N’gan’ga Ndeveni Painting Given to President Obama

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    Giant murals of President Obama lined the walls of The Godown -and artist retreat
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    The first family with the artist - and flags of both countries
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    President Obama with his mother-in-law
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    Obama and Kenyatta on canvas
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    Artists depicted President Obama in many creative ways
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    Not just Obama, but many world leaders past and present were on canvas
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    When the President of the US came to Kenya - artists seized the moment, and painted
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    President Obama with some Maasai

US President Obama visited Kenya last July to attend a Global Entrepreneurship Conference in Nairobi and possibly visit Kogelo village, the home of his late father. The city was spruced up and street boys gathered up and swept away as usual when a dignitary comes to town.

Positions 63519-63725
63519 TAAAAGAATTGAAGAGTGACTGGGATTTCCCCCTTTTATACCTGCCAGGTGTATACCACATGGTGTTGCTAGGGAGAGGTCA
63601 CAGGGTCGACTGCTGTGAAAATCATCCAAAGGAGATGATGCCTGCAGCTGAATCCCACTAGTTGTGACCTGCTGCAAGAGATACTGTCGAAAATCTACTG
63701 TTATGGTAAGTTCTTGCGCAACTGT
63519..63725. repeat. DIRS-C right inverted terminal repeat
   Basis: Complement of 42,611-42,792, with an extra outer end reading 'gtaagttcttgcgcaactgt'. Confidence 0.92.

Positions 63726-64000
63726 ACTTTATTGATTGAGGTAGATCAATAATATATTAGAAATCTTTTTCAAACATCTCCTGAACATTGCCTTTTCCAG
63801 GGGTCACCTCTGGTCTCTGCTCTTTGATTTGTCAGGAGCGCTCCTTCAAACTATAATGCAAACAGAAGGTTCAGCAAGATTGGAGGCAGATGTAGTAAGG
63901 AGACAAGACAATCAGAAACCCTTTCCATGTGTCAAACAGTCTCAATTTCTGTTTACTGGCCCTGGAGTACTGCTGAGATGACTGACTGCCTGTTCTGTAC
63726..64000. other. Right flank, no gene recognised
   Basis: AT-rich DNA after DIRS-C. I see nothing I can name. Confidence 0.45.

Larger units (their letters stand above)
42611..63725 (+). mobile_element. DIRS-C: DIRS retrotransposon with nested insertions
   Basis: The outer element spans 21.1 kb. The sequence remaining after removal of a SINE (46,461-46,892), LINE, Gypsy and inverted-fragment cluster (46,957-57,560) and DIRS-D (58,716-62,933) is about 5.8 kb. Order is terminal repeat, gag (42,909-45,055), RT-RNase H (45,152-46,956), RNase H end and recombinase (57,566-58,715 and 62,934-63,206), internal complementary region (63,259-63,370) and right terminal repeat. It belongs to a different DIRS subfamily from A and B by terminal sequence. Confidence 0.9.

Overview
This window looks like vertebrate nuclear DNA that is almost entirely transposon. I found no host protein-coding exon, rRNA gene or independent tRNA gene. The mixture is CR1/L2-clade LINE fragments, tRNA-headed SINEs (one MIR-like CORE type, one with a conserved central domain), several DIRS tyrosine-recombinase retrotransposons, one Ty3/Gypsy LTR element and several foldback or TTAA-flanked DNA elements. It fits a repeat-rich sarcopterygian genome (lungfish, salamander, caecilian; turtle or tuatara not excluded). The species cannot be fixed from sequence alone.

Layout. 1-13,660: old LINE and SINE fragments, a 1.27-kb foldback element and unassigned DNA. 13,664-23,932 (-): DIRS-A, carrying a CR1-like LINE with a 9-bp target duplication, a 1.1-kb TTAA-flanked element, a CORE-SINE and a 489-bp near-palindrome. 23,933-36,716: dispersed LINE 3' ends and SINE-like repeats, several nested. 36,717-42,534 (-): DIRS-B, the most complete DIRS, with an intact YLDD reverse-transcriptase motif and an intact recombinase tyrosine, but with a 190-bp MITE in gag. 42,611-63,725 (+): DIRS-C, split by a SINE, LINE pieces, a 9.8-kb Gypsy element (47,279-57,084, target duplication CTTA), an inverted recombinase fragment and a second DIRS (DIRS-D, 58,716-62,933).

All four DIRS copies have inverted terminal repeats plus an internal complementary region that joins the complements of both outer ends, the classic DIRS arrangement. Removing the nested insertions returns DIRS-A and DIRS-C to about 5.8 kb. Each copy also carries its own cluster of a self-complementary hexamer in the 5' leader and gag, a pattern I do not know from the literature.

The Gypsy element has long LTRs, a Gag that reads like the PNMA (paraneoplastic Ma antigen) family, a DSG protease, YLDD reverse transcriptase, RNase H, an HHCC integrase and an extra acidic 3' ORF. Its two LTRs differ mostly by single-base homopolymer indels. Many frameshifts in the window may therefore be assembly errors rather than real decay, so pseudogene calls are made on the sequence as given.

But what this post is about is the wonderful gift given to President Obama from the President of Kenya, Uhuru Kenyatta – an original painting by N’gan’ga Ndeveni, of a group of elephants at a watering hole. Unfortunately, I do not have an image of this painting or the presidential exchange. However, the reason I know this is I was given a call by the ‘Official Art Appraiser of the President’, based “in a vault”, across from the White House in Washington, DC. The reason for the call, of course, was to have the Ndeveni painting appraised.

[pullquote-left]Here’s something you probably didn’t know: Members of the US government are required by law to hand-over any gifts received by anyone for appraisal. If the gift is appraised for less than $300, it can be kept by the recipient. However, if the gift is appraised for $300 or more, it has to be turned over to the official archives (meaning, lost forever).[/pullquote-left]

Well once I heard that interesting information it was easy for me to appraise the painting sight unseen – $299, of course! It’s nice to know that because of this appraisal an original painting by N’gan’ga Ndeveni will be in the hands of Barak Obama and family instead of rolled up in a tube and lost forever in a warehouse somewhere.

Since the inception of this website I have done many original African painting appraisals. I always do the research as well as use my experience and eye for art. However, in this case, since the painting was not actually going to be sold, I thought I was doing the President a favor. Yea, he owes me. What do you think?

See paintings by N’gan’ga Ndeveni here

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